[dns-operations] Too Open (Was: OpenDNS makes your Internet work better

Brad Knowles brad at stop.mail-abuse.org
Thu Jul 13 02:35:41 UTC 2006

At 10:23 AM -0700 2006-07-12, David Ulevitch wrote:

>  I want to point out what we're releasing today in a test form for
>  greater things to come:
>  http://www.opendns.com/prefs/
>  I hope this takes care of issues #1, #2, and #3.

Nope, Nope, and Nope.

>                                                    This should also
>  make clear that a Site Finder comparison is inappropriate.

I disagree.  The business model is such that you have a strong 
incentive to direct people to your typosquatting advertisement pages, 
as opposed to someone else's typosquatting advertising pages.  Today, 
you may be redirecting only those results which otherwise would have 
resulted in NXDOMAIN, but it is very telling to read your own 
discussions about what your own customers are asking you to do.

>>  4. because i don't want any central authority to see what Q's i'm
>>  asking.
>  Did you mention that to ATT and the NSA?  Drop your peering sessions
>  with them? ;-)

Paul can drop his peering with AT&T, if that suits him.  I don't peer 
with them, and I can't drop the peering with them that Road Runner 
has, and I don't have  a lot of options for alternative ISPs that do 
not likewise have a peering with them.

Nevertheless, I don't want AT&T or the NSA to be gathering this kind 
of information about me, and I don't want to tempt them to put in a 
sniffer (or a paid informant) in some place where someone else is in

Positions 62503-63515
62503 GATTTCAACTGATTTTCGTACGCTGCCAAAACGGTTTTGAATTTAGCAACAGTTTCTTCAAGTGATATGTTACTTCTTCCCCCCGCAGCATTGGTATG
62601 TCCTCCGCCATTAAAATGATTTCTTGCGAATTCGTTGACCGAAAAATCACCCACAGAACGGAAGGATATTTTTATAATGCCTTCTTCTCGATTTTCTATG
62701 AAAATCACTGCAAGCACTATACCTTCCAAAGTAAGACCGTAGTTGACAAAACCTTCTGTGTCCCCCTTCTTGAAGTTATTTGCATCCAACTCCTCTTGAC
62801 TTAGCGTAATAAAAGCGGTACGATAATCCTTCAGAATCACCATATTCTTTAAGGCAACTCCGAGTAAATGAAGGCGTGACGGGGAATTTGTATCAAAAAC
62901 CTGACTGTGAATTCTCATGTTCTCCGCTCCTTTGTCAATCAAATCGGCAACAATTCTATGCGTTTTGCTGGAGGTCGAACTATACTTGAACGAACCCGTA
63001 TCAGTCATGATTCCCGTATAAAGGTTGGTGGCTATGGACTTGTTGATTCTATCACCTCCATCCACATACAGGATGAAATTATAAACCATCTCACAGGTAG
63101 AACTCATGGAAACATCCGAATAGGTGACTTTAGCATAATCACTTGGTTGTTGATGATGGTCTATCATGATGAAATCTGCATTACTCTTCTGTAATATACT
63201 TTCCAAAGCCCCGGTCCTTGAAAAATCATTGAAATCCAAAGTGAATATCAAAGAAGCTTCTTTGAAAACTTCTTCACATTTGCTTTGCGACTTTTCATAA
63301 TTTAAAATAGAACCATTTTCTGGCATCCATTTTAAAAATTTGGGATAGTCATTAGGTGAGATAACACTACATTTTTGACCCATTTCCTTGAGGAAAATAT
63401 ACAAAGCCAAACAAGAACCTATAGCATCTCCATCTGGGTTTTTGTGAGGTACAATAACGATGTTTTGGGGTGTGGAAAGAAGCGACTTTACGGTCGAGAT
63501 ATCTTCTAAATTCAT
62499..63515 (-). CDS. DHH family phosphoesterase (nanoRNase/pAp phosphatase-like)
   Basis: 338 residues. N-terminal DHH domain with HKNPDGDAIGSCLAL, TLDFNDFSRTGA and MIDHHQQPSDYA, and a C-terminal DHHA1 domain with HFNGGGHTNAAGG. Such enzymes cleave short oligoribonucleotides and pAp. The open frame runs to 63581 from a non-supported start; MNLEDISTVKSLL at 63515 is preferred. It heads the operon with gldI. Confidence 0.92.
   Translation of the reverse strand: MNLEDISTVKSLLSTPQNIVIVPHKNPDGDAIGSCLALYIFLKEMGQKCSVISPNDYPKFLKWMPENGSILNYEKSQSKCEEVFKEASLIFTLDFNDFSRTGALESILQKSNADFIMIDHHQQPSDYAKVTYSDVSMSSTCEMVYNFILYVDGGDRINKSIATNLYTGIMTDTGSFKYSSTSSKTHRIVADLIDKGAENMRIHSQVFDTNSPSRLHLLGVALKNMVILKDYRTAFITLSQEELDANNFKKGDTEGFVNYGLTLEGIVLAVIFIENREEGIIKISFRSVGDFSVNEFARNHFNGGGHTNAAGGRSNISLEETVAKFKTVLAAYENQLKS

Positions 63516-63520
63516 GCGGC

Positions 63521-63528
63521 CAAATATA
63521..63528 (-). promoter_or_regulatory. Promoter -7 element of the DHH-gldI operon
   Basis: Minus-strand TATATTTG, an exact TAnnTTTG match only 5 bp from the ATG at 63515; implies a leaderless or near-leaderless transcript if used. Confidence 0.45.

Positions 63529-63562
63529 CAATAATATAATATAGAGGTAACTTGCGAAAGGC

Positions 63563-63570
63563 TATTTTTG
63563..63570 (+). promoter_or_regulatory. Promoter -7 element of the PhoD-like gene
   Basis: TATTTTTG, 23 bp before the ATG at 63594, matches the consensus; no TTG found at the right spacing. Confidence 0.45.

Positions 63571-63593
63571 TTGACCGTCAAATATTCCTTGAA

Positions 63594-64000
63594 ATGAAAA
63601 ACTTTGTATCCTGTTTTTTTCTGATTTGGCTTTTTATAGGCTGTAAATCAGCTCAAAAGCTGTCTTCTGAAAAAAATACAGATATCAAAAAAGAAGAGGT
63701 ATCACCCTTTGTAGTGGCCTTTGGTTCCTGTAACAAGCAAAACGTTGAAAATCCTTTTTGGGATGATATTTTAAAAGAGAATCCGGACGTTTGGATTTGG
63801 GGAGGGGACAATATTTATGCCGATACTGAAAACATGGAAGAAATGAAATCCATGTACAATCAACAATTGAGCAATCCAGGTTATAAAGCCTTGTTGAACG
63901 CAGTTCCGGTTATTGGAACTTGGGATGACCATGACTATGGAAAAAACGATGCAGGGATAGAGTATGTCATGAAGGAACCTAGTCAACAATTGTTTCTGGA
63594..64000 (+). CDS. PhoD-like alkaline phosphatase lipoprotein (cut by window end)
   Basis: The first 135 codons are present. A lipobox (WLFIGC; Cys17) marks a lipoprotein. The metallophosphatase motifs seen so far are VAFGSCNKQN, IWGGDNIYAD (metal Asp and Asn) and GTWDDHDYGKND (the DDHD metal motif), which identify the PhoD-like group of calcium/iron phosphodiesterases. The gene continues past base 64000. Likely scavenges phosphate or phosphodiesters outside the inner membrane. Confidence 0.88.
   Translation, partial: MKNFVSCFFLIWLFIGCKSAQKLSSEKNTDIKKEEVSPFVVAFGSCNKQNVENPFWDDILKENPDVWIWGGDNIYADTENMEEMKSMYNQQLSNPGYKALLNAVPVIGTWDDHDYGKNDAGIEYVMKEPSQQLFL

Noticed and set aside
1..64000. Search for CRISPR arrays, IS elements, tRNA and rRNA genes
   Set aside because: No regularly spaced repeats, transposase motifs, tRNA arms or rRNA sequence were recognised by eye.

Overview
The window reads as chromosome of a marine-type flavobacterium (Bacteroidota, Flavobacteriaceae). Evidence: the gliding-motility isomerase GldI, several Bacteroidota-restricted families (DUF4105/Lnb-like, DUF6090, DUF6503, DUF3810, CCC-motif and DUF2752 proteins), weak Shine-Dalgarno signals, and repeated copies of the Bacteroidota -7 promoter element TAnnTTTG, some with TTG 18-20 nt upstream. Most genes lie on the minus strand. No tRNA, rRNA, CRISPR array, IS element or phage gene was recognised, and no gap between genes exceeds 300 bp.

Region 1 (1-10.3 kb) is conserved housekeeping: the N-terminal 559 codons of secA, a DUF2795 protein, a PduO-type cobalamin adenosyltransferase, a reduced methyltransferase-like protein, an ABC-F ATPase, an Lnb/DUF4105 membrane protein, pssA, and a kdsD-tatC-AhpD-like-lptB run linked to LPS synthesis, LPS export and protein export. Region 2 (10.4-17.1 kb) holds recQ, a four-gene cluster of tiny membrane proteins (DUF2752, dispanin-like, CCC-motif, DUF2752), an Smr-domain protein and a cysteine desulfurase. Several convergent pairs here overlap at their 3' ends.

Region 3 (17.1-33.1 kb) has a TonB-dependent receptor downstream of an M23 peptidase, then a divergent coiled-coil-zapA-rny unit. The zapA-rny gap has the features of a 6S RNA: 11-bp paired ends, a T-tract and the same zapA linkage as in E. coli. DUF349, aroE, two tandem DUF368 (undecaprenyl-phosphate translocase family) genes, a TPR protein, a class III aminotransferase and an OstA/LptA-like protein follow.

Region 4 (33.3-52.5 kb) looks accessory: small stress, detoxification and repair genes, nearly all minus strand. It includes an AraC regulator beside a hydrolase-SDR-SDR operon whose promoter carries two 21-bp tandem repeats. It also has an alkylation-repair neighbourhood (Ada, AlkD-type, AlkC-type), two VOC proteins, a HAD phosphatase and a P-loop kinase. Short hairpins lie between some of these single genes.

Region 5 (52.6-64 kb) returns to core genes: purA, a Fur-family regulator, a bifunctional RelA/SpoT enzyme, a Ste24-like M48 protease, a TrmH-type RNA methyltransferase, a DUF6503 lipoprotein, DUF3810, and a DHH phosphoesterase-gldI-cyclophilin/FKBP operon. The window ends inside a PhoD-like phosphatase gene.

a position to gather this kind of information.

I worked at the Pentagon.  I had clearance.  I know how these guys think.

Any centralized collection of data *will* be abused by those in 
power, sooner or later -- more likely sooner.  Even if the data isn't 
being collected centrally, they'll pass a law or the President will 
sign an executive order and the FBI and NSA will send out their 
letters, and if the data is passing through your pipes and you 
haven't been collecting it so far, then they will come along and 
either collect that data themselves, or will force you to collect it 
for them.

>  We have a privacy policy here and I took my time in going over it and
>  editing it.  I also want to make it explicit what we do store and for
>  how long so you know what we have on file if the DHS comes knocking.

Your privacy policy ends where the intrusion of the federal 
government begins.  Moreover, you can change your privacy policy at 
any time.  Even if your privacy policy is violated and you take 
Extreme Measures against the person who is guilty of that crime, you 
still can't un-ring that bell.  The only way to make sure that bell 
cannot possibly be rung is to make sure that bell is not allowed to 
come into existence.

>  I truly appreciate the discussion here, hopefully those who know me
>  know this is going to be done right and those who don't will figure
>  out I do things right.  To those of you who have sent me notes and
>  bugs and ideas off-list, thanks so much.  We've fixed a bunch and are
>  working on the rest we know about.

I'm not worried about any of the technical issues.  I'm not worried 
about the people who are working there today.

I'm worried about where this precedent is going.

Brad Knowles, <brad at stop.mail-abuse.org>

"Those who would give up essential Liberty, to purchase a little
temporary Safety, deserve neither Liberty nor Safety."

     -- Benjamin Franklin (1706-1790), reply of the Pennsylvania
     Assembly to the Governor, November 11, 1755

  Founding Individual Sponsor of LOPSA.  See <http://www.lopsa.org/>.

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